Crossing means drawing two parallel transverse lines across the face of the cheque with or without the words “and company” in between the lines. It is a direction to the drawee bank not to pay the amount at the counter, but only through a bank. It is made to guard payment against forgery by unscrupulous persons.
Crossing of cheques is of two kinds: (1) General Crossing and (2) Special Crossing.
1. General Crossing
Sec. 123 of the Negotiable Instruments Act defines General Crossing as, “where a cheque bears across its face an addition of the words ‘And Company’ or any abbreviation thereof, between two parallel transverse lines or of two parallel transverse lines simply, either with or without the words ‘not negotiable’, that addition shall be deemed to be a crossing and the cheque shall be deemed to be crossed generally”. Two parallel transverse lines across the face of the cheque with or without the words, “& Co”, “Account Payee only”, “Not Negotiable”, constitute general crossing. The cheque which is crossed generally, is payable only to banker.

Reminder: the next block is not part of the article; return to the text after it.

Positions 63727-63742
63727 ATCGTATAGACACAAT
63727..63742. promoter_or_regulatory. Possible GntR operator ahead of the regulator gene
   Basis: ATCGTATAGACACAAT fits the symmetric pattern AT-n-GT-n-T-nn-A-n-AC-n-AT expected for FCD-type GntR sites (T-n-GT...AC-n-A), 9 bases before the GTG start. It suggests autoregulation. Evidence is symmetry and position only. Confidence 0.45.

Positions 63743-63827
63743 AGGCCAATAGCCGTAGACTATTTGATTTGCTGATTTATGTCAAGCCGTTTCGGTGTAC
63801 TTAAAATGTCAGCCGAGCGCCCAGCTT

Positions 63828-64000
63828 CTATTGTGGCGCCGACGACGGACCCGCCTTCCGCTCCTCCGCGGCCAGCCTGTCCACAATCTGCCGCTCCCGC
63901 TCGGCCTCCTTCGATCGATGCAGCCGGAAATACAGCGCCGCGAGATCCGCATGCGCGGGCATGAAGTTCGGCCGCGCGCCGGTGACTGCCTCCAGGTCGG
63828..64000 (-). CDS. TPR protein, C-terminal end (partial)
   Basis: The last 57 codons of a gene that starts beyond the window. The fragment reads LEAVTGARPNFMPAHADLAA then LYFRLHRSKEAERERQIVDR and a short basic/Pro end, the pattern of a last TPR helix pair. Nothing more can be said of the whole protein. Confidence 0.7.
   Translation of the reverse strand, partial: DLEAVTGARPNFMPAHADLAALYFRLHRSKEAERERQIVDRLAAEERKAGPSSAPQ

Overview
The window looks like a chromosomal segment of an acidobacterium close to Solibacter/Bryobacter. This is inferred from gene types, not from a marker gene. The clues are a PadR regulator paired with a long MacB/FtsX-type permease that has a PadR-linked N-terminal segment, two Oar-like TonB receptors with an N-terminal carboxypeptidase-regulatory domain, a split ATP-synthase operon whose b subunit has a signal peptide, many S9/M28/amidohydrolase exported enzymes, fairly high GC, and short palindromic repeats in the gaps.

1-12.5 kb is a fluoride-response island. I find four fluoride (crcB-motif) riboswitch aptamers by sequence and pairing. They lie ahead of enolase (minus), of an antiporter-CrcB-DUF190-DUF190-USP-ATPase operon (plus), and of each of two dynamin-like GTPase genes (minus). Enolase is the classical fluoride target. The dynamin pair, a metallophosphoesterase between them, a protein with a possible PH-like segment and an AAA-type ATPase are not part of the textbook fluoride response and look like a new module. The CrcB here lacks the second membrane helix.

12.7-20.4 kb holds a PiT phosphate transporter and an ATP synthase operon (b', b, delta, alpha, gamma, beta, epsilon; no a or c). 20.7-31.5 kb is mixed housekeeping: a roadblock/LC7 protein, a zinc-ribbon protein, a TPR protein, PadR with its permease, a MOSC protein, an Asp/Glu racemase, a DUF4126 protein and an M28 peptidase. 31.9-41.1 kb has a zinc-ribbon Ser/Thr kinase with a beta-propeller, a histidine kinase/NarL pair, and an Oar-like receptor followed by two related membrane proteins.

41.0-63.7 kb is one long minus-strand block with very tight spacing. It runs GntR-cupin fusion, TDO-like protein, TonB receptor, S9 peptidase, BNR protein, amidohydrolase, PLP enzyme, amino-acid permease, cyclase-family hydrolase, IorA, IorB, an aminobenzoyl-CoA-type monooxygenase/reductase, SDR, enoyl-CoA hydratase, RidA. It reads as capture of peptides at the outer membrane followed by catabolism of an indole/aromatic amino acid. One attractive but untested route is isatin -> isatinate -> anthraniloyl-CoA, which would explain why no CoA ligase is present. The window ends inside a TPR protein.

- “Account Payee” Crossing: When the words “Account Payee”, “Account Payee only” are added to the general or special crossing, it is called Account Payee Crossing. The collecting banker must collect the amount of the cheque for the account of the payee only and none else. Otherwise, it is not a collection in due course and the banker is liable if the title of the person for whom the bank collects, turns out to be defective.
- “Not Negotiable” Crossing: When the words “not negotiable” are added either in general or special crossing, the person taking the cheque cannot have and cannot give a better title than what his transferor has. So, a ‘not negotiable’ cheque is transferable. But the transferee gets no better title than what the transferor has.
2. Special Crossing
Sec. 124 of the Negotiable Instruments Act defines Special Crossing as, “where a cheque bears across its face an addition of the name of a banker, with or without the words “not negotiable”, that addition shall be deemed a crossing and the cheque shall be deemed to be crossed specially and to be crossed to that banker”. When a cheque is crossed specially, the amount is payable by the drawee only, only to the bank named in the crossing.
Rules of Crossing
- An uncrossed cheque may be crossed generally or specially by the drawer or the holder.
- A cheque crossed generally, may be crossed specially by the holder.
- The holder may add the words “not negotiable”.
- The banker to whom the cheque is crossed specially, may re-cross it, but only to another bank as his agent for collection.
- Where an uncrossed cheque or a cheque crossed generally is sent to a banker for collection, he may cross it specially to himself. But he cannot enjoy Statutory protection against being sued for conversion.